foot and 6000 horse was raised, which was commanded by the consuls L. Aemilius Paulus and C. Terentius Varro. The Carthaginian army now amounted to 40,000 foot and 10,000 horse. Both armies were encamped in the neighbourhood of Cannae in Apulia. In the battle which was fought near this place, the Romans were defeated with dreadful carnage, and with a loss which, as stated by Polybius, is quite incredible; the whole of the infantry engaged in battle, amounting to 70,000, was destroyed, with the exception of 3000 men, who escaped to the neighbouring cities, and also all the cavalry, with the exception of 300 belonging to the allies and 70 that escaped with Varro. A detachment of 10,000 foot, which had been sent to surprise the Carthaginian camp, was obliged to surrender as prisoners. The consul L. Aemilius and the two consuls of the former year, Servilius and Attilius, were also among the slain. Hannibal lost only 4000 Gauls, 1500 Africans and Spaniards, and 200 horse. This vietory placed the whole of Lower Italy in the power of Hannibal, but it was not followed by such important results as might have been expected. Capua and most of the cities of Campania espoused his cause, but the majority of the Italian States continued true to Rome. The defensive system was now strictly adopted by the Romans, and Hannibal was unable to make any active exertions for the further conquest of Italy till he received a reenforcement of troops. He was in hopes of obtaining support from Philip of Macedon and from the Syracusans, with both of whom he formed an alliance; but the Romans found means to keep Philip employed in Greece, and Syracuse was besieged and taken by Marcellus, B.C. 214-12. In addition to this, Capua was taken by the Romans, B.C. 211. Hannibal was therefore obliged to depend upon the Carthaginians for help, and Hasdrubal was accordingly ordered to march from Spain to his assistance. Gnaeus Scipio, as already observed, had been left in Spain to oppose Hasdrubal. He was afterwards joined by P. Cornelius Scipio, and the war was carried on with various success for many years, till at length the Roman army was entirely defeated by Hasdrubal, B.C. 212. Both the Scipios fell in the battle. Hasdrubal was now preparing to join his brother, but was prevented by the arrival of the young P. Cornelius Scipio in Spain, B.C. 210, who quickly recovered what the Romans had lost. In B.C. 210 he took Carthago Nova; and it was not till B.C. 207, when the Carthaginians had lost almost all their dominions in Spain, that Hasdrubal set out to join his brother in Italy. He crossed the Alps without meeting with any opposition from the Gauls, and arrived at Placentia before the Romans were aware that he had entered Italy. After besieging this town without success, he continued his march southward; but, before he could effect a junction with Hannibal, he was attacked by the consuls C. Claudius Nero and M. Livius, on the banks of the Metaurus in Umbria; his army was cut to pieces, and he himself fell in the battle. This misfortune obliged Hannibal to act on the defensive; and from this time till his departure from Italy in B.C. 203, he was confined to Bruttium; but, by his superior military skill, he maintained his army in a hostile country without any assistance from his government at home. After effecting the conquest of Spain, Scipio passed over into Africa to carry the war into the enemy's country, B.C. 204. With the assistance of Masinissa, a Numidian prince, he gained two victories over the Carthaginians, who hastily recalled their great commander from Italy to defend his native State. Hannibal landed at Septis, and advanced upon Zama, five days' journey from Carthage towards the west. Here he was entirely defeated by Scipio, B.C. 202; 20,000 Carthaginians fell in the battle, and an equal number were taken prisoners. The Carthaginians were obliged to sue for peace, and thus ended the Second Punic War, B.C. 201. See Zama.
After the conclusion of the war, Hannibal vigorously applied himself to correct the abuses which existed in the Carthaginian government. He reduced the power of the perpetual judges (as Livy, xxiii. 46, calls them), and provided for the proper collection of the public revenue, which had been embezzled. He was supported by the people in these reforms; but he incurred the enmity of many powerful men, who represented to the Romans that he was endeavouring to persuade his countrymen to join Antiochus, king of Syria, in a war against them. A Roman embassy was consequently sent to Carthage to demand the punishment of Hannibal as a disturber of the public peace; and Hannibal, aware that he should not be able to resist his enemies supported by the Roman power, escaped from the city and sailed to Tyre. From Tyre he went to Ephesus to join Antiochus, B.C. 196, and contributed to fix him in his determination to make war against the Romans. If Hannibal's advice as to the conduct of the war had been followed, the result of the contest might have been different; but he was only employed in a subordinate command, and had no opportunity for the exertion of his great military talents. At the conclusion of this war Hannibal was obliged to seek refuge at the court of Prusias, king of Bithynia, where he remained about five years, and on one occasion obtained a victory over Eumenes, king of Pergamus. But the Romans appear to have been uneasy so long as their once formidable enemy was alive. An embassy was sent to demand him of Prusias, who, being afraid of offending the Romans, agreed to give him up. To avoid falling into the hands of his ungenerous enemies, Hannibal destroyed himself by poison at Nicomedia in Bithynia, B.C. 183, in the sixty-fifth year of his age.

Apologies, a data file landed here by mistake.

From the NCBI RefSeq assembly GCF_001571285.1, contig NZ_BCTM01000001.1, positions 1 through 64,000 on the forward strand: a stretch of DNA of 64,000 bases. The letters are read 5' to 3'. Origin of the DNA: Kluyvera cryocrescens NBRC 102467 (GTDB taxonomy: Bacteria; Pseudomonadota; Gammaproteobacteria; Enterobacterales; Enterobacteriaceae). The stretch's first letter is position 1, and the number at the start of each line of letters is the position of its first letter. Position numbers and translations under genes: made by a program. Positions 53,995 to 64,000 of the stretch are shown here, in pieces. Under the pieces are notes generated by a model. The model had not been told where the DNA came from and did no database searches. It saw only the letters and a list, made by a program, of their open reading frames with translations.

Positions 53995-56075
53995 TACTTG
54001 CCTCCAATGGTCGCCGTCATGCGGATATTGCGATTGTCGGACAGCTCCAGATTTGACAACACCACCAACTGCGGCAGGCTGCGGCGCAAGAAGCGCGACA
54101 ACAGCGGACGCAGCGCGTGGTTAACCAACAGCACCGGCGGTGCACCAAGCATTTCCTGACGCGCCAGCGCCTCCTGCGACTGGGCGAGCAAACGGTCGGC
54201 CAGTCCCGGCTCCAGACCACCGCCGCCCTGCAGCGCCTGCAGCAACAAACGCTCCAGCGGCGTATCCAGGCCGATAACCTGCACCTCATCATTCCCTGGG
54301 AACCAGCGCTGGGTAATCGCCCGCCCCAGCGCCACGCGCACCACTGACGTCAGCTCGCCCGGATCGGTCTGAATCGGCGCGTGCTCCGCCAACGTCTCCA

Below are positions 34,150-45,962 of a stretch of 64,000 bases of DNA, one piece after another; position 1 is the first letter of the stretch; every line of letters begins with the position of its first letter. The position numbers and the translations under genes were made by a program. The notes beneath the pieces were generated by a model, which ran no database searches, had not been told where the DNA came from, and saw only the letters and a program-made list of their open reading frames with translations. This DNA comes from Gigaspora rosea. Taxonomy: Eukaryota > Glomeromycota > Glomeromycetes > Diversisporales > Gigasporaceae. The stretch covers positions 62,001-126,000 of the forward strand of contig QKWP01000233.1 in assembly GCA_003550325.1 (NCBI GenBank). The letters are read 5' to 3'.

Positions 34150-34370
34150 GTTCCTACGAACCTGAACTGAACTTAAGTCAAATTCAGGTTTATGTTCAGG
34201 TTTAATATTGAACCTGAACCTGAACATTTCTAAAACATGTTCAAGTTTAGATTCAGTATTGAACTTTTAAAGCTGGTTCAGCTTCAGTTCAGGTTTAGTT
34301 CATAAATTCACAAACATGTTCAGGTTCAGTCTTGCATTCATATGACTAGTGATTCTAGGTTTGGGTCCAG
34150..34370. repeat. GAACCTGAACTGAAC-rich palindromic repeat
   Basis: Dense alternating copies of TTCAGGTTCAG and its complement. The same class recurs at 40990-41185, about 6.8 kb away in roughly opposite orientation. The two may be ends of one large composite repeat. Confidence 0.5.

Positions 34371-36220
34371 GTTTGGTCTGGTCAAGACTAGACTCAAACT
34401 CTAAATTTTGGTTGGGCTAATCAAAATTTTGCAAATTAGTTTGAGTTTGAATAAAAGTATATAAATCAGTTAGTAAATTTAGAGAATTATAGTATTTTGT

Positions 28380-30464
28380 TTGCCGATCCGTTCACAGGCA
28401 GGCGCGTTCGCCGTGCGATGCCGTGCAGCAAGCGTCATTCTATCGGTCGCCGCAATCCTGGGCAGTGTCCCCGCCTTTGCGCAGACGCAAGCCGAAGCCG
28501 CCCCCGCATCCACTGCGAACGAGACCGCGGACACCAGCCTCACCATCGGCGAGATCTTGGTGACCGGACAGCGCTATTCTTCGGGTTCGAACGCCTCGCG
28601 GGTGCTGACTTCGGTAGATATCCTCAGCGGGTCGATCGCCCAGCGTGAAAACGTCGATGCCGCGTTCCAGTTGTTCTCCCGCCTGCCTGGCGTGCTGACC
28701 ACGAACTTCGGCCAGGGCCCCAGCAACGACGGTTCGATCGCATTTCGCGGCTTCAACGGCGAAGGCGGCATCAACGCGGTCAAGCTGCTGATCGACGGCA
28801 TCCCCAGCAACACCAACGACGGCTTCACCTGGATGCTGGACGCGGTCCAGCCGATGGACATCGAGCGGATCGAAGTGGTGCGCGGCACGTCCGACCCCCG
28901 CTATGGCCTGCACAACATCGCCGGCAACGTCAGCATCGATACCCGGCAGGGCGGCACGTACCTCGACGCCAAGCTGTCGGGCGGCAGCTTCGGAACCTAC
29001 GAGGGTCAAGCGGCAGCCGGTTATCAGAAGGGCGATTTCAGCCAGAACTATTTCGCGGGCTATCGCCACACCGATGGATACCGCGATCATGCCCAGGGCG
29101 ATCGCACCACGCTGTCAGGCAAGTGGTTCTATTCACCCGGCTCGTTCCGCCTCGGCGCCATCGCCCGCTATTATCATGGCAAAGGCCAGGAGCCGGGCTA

The personal character of Hannibal is known to us only from the events of his public life, and even these have not been recorded by any historian of his own country; yet we cannot read the history of these campaigns, even in the narrative of his enemies, without admiring his great abilities and courage. Polybius remarks: How wonderful is it that in the course of sixteen years, during which he maintained the war in Italy, he should never once dismiss his army from the field, and yet be able, like a good governor, to keep in subjection so great a multitude, and to confine them within the bounds of their duty, so that they never mutinied against him nor quarrelled among themselves. Though his army was composed of people of various countriesof Africans, Spaniards, Gauls, Carthaginians, Italians, and Greeksmen who had different laws, different customs, and different languages, and, in a word, nothing among them that was commonyet, so dexterous was his management that, notwithstanding [p. 769]
this great diversity, he forced all of them to acknowledge one authority, and to yield obedience to one command. And this, too, he accomplished in the midst of very varied fortune. How high as well as just an opinion must these things convey to us of his ability in war! It may be affirmed with confidence that if he had first tried his strength in the other parts of the world and had come last to attack the Romans, he could scarcely have failed in any part of his design (Polyb. iii.; vii. 8, 9; xiv. 16; Livy, xxi. 39; Nepos, Hannibal).
See Hennebert, Histoire d'Annibal (Paris, 1870- 78); Church, Carthage (London, 1886); Krumbholz, D. Alpenbergang d. Hannibal (Dresden, 1872); Maissiat, Annibal en Gaule (Paris, 1874); De Vandancourt, Hist. des Campagnes d'Annibal en Italie, 3 vols. (Milan, 1812); Perrin, La Marche d'Annibal des Pyrnes au P, with map (Paris, 1887); Dodge, Hannibal (New York, 1891); Mommsen, Hist. of Rome, vol. ii.; and the articles Cannae; Carthago; Punic Wars; Scipio.